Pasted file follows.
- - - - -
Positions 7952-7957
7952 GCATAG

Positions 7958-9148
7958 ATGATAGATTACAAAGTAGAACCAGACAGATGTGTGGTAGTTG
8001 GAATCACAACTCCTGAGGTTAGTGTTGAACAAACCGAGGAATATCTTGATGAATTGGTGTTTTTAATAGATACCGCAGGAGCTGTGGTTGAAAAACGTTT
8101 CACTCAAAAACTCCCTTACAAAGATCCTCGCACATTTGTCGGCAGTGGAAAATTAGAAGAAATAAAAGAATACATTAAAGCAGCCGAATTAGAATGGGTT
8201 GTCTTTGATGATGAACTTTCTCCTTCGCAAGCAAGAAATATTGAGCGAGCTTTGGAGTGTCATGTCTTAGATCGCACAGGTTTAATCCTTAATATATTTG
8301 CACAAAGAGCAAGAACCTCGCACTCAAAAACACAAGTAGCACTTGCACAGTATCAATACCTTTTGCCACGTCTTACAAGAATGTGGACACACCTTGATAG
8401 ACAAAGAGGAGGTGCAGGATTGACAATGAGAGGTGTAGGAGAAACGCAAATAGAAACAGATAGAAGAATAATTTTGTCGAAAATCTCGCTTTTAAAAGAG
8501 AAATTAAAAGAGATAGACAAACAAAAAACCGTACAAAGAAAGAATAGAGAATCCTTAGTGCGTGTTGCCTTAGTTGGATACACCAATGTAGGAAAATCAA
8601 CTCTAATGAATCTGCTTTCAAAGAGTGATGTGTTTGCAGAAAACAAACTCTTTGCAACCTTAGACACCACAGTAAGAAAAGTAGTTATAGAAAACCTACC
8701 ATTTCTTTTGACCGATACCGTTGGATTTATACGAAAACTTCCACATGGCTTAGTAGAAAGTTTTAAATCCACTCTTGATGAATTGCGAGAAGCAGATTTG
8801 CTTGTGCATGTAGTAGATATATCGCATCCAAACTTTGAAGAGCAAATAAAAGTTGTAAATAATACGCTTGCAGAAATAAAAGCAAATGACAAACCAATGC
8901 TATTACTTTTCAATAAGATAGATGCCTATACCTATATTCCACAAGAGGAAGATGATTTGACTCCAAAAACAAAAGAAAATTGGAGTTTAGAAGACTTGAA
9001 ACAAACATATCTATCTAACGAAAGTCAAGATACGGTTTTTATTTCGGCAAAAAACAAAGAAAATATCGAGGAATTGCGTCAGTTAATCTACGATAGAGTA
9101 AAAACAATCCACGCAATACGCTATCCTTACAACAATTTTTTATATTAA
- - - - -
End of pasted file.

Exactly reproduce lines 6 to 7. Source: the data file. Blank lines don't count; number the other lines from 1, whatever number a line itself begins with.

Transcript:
8101 CACTCAAAAACTCCCTTACAAAGATCCTCGCACATTTGTCGGCAGTGGAAAATTAGAAGAAATAAAAGAATACATTAAAGCAGCCGAATTAGAATGGGTT
8201 GTCTTTGATGATGAACTTTCTCCTTCGCAAGCAAGAAATATTGAGCGAGCTTTGGAGTGTCATGTCTTAGATCGCACAGGTTTAATCCTTAATATATTTG